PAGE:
The Year After Sandy Hook

It has been a year since the massacre of Sandy Hook.  A year which has seen 23 mass shootings, according to USA Today.  In the year since the tragedy, MSNBC reports that at least 745 children have been killed by gun violence.  A billboard, hanging on Interstate 90 in Massachusetts, has counted the number of gun related deaths from December 14, 2012 to December 14, 2013.  As of this posting, 32,833 people have been killed by guns in this country this year.  That number could fill the seats of Fenway park in Boston.  It is the population of a small town in Anywhere, USA.  In the year since Sandy Hook, the Congress of the United States of America has passed ZERO gun control laws. In fact, there have been over 70 laws passed by state legislatures which have loosened gun buying restrictions.

Sandy Hook was supposed to be a wake-up call to the American people.  It was supposed to show that, while it is Constitutional right to keep and bear arms, it is a responsibility as well.  Yet, nothing has been done.  In a year which has seen laws passed which makes it harder for a woman to seek reproductive freedoms, made it tougher for the poor to get financial assistance, and more difficult for people to vote; it has seen a relaxation in state level gun laws.  When it becomes easier to purchase a gun than to vote, serious questions must be asked.  But, lawmakers are silent.

In the year since Sandy Hook, a woman was shot dead while looking for help after a car accident.  In the year since Sandy Hook, an elderly Alzheimer’s patient was shot dead because he went to the wrong home.  In the year since Sandy Hook, a promising and bright high school student was shot while hanging out with friends at a park.  In this year, since Sandy Hook, a man, who chased an unarmed teenager and shot him, was allowed to walk free.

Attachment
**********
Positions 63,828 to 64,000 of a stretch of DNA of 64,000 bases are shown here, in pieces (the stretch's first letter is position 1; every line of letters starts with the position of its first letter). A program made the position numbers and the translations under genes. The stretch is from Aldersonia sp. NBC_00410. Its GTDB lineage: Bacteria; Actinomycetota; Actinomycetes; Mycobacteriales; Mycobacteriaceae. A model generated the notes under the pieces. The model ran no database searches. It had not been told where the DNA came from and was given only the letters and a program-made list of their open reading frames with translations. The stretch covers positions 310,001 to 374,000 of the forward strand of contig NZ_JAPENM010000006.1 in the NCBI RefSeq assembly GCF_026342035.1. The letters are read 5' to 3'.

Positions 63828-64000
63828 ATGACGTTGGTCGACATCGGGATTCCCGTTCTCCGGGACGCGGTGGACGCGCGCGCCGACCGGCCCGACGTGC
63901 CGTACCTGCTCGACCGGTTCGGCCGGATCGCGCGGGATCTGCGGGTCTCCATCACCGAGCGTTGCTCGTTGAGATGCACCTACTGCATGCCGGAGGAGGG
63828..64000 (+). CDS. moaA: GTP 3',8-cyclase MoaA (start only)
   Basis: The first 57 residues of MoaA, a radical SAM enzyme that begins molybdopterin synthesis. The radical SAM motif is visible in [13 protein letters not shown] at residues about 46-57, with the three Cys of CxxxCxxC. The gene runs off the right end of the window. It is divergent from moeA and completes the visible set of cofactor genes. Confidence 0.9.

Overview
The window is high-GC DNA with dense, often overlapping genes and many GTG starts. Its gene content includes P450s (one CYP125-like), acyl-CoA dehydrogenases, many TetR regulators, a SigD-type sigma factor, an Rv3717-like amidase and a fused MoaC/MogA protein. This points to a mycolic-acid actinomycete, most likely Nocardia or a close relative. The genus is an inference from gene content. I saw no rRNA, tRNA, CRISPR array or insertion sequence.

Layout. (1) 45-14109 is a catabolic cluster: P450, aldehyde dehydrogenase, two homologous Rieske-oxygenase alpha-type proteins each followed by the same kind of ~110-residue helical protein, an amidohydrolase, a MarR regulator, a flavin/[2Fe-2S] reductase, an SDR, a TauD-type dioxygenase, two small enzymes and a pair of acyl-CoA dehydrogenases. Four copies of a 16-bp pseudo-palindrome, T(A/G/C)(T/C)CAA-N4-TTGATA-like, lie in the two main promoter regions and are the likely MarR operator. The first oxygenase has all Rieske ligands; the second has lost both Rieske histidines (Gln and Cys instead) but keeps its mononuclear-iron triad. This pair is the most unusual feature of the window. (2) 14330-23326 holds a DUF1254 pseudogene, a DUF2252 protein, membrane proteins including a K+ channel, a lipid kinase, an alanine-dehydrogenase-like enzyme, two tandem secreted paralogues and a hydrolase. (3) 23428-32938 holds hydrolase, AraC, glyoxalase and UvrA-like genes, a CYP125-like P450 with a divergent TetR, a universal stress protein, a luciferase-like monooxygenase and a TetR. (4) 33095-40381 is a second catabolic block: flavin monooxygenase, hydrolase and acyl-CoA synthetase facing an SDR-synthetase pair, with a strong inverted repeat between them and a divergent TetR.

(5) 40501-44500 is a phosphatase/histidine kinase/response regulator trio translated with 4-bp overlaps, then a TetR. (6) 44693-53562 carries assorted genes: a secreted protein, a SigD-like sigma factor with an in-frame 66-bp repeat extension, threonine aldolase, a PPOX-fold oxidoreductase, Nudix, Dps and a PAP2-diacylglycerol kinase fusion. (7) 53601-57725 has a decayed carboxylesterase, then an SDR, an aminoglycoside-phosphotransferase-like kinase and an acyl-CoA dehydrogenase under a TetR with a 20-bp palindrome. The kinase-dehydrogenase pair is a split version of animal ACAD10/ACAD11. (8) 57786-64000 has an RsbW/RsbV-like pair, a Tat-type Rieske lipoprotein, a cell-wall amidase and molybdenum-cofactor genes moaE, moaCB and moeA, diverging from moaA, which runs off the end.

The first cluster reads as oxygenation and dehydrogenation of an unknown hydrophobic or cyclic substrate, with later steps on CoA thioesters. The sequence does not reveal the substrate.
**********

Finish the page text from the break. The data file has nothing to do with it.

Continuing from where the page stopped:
From an outside observer, it might seem this country places owning a gun as a priority to that of human life.  The mere mention of gun control sends people flocking to gun stores and shows, stocking-up on the latest weapons because of a fear the government is going to take away their right to own a semi-automatic machine gun.  What kind of country values human life so little that a piece of mettle takes priority over the lives of our families and children?  Doesn’t every American Citizen have the right to “Life, Liberty and the pursuit of Happiness?”

Sandy Hook was supposed to be a wake-up call for this nation.  A warning that without the proper regulation, these kinds of massacres will become more and more frequent.  Sandy Hook should have taught us that instead of clinging to a gun maybe it was time to put it down, so our children and families would remain safe. Yes, the Constitution grants every American the right to own a gun, but with those rights comes responsibility.  But, maybe this says something about our country?  Have we become a country where responsibility no longer matters?  When there is a car accident, do we not look for someone else to blame, instead of looking at how fast we were driving?  When a man develops lung cancer, does he not want to sue the cigarette maker, instead of acknowledging he was the one who smoked?  When an employee does not get a promotion, does said employee not blame the other person who was offered the job?  Sandy Hook was supposed to remind us of personal accountability.

In the year after Sandy Hook, nothing has changed.


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